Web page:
GenealogyInTime magazine has published its top 100 genealogy sites for 2012. The top 10 are unchanged from the 2011 list, but there was some small shuffling of who ranked above whom. The top 10 are:

3. Find a Grave
4. FamilySearch
5. Geni
8. GeneaNet

Family Tree DNA ranked 17, JewishGen 34 and the Stephen P. Morse 56. Included was the Jewish Telegraph Agency News Archives, which is not a genealogy site and was ranked 32.

The complete results can be found at

The ranking is based on Internet traffic:
  • Number of visitors to a website
  • Number of page views per visitor to the website
  • Amount of time spent at a website, an Internet traffic racking service was used to acquire the information.

Cyndi’s List Files Lawsuit
Cyndi’s List and its creator Cyndi Ingle Howells has filed suit against and its owner Barry J Ewell for copyright and intellectual property infringement. As reported in the November 4, 2012, issue of Nu? What’s New? Howells claims Mygenshare contains a copy of Cyndi’s List, which is a collection of Internet sites of value to genealogists. It currently identifies more than 325,000 sites divided into 192 categories. The Jewish category has 712 links divided into 26 subcategories.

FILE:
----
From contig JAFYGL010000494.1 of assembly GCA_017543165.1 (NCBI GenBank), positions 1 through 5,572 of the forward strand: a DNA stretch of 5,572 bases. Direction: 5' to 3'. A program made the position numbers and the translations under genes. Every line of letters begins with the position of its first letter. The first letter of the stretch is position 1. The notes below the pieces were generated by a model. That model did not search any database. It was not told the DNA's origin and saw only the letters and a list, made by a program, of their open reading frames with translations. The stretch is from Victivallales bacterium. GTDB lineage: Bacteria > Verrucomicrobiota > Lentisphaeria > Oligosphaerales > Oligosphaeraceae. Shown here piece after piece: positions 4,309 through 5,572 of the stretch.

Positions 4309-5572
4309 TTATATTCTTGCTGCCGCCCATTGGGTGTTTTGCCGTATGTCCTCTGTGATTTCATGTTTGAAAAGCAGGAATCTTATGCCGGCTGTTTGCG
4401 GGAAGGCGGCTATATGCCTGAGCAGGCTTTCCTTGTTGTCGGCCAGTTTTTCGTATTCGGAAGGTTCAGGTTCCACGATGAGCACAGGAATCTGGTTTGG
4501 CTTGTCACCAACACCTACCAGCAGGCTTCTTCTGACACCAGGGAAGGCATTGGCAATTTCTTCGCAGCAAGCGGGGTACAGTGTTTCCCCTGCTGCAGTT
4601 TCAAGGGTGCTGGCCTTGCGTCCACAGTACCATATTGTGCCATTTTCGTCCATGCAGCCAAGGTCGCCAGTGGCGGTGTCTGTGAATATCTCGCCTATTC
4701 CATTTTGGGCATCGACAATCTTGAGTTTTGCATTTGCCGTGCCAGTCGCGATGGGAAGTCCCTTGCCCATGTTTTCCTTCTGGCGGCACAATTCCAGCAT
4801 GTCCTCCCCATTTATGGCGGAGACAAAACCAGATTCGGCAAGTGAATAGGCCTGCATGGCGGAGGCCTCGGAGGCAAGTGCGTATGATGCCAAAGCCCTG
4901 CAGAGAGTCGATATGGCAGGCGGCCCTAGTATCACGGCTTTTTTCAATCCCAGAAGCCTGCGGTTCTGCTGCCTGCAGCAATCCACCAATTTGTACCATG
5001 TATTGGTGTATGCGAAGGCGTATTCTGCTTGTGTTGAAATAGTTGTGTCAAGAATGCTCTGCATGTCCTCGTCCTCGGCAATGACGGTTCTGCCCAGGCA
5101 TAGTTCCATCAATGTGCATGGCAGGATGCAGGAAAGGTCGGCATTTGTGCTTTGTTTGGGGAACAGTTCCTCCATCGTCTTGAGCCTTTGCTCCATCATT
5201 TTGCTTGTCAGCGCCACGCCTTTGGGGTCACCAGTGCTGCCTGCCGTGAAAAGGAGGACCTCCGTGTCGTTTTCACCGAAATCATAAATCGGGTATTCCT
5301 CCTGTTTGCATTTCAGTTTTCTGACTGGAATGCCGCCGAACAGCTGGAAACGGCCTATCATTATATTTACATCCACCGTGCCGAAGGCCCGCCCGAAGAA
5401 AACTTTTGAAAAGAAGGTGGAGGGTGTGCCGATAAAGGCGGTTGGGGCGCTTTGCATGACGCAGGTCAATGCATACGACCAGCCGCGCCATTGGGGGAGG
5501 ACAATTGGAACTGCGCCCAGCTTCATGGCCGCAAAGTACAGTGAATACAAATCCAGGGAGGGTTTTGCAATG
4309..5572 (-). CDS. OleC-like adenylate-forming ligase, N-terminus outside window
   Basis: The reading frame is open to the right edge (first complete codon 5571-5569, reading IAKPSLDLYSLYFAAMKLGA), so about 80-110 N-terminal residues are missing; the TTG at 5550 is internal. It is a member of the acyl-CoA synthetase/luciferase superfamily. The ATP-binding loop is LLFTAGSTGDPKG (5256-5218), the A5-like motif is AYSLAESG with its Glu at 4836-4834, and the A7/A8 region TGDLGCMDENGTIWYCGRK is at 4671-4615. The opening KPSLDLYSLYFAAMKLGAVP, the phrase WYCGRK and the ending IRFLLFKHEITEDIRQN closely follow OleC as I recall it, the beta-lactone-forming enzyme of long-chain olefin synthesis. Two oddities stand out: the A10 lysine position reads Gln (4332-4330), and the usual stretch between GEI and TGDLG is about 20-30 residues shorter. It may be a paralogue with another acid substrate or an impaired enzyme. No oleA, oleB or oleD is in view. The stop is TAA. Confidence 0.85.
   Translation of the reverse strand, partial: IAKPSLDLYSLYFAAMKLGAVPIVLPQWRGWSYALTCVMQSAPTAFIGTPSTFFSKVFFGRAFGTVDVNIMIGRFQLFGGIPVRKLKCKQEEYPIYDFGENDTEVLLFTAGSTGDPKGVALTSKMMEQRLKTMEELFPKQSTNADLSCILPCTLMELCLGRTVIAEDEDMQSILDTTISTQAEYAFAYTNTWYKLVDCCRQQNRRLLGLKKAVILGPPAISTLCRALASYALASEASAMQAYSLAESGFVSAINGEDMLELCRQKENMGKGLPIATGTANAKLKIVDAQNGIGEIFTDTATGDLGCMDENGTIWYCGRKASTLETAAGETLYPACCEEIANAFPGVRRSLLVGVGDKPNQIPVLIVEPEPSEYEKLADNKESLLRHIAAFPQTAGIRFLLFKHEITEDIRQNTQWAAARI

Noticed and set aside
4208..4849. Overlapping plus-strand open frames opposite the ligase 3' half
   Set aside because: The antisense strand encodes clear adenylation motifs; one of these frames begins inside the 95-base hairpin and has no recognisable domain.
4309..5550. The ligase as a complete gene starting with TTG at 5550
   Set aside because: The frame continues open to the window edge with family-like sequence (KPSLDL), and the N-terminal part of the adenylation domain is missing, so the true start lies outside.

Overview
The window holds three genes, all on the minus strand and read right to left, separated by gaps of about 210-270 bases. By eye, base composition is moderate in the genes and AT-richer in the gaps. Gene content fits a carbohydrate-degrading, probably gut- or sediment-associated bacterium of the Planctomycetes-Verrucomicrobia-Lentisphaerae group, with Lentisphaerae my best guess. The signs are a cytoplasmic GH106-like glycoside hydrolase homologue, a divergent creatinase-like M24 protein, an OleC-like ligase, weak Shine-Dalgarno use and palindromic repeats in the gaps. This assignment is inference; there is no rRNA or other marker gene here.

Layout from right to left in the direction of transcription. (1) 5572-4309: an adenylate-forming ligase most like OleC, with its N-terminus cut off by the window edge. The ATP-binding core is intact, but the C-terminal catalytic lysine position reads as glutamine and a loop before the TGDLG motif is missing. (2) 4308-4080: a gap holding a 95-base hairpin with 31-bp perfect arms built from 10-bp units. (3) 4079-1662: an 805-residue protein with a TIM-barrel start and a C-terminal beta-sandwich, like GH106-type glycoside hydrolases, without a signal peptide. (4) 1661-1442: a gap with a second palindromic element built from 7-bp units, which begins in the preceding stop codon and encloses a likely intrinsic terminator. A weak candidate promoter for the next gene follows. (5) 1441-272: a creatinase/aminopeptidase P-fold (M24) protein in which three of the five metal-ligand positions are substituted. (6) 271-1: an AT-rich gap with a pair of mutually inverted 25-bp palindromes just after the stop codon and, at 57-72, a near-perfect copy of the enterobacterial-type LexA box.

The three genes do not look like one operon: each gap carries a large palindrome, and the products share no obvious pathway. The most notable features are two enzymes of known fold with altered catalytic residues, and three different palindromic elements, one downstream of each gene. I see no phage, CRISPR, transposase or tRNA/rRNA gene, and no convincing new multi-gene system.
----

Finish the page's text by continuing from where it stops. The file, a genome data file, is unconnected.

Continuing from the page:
In 1991, U.S. Supreme Court issued a decision that you cannot copyright facts, and Cyndi’s List, the defendant can argue, is nothing more than a bunch of facts and, therefore, not protected by copyright law which protects original works. Prior to the Court decision, facts could be copyrighted if they were gathered by the “sweat of your brow,” that is, if the facts were very difficult to accumulate. This would be true of Cyndi’s List.